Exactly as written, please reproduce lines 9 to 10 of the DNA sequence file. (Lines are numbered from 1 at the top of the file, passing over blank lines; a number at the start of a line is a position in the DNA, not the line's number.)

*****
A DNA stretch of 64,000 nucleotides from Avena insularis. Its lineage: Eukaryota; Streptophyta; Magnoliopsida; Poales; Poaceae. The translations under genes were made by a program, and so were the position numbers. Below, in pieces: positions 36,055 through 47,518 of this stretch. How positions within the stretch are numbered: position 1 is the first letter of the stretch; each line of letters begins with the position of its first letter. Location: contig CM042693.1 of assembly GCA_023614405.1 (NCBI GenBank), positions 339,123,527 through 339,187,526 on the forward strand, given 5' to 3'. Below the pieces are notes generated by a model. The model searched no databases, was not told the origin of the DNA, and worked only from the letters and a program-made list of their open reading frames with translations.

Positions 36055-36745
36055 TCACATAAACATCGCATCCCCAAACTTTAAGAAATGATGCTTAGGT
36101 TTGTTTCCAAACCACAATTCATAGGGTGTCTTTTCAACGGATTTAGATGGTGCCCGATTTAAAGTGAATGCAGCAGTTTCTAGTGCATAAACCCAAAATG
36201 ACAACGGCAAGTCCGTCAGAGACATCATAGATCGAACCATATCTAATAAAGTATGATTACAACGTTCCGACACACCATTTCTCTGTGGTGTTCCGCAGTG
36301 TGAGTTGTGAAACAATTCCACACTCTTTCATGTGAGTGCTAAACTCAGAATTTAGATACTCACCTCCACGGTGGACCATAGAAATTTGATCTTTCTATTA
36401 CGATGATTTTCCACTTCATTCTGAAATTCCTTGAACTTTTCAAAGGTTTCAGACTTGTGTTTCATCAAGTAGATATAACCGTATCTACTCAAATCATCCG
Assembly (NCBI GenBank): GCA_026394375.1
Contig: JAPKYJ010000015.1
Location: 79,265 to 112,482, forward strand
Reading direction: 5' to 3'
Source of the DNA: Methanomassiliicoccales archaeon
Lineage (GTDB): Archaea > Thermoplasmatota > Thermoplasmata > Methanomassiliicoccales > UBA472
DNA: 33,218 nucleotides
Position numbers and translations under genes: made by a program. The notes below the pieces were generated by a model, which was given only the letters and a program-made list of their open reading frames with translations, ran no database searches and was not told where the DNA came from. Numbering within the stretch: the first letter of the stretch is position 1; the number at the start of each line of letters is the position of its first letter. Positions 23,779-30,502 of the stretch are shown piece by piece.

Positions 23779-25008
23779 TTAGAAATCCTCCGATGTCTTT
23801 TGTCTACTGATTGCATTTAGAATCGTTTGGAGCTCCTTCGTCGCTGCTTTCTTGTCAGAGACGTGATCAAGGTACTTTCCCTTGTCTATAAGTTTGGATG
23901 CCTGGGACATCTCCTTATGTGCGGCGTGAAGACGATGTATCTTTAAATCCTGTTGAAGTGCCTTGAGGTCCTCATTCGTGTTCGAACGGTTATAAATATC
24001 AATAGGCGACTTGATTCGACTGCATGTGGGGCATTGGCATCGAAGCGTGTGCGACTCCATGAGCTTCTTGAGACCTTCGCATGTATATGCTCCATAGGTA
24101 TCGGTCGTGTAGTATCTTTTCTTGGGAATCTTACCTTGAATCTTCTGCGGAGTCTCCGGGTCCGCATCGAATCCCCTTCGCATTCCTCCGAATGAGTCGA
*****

Contig: JAPKYJ010000015.1
Location: 79,265 to 112,482, forward strand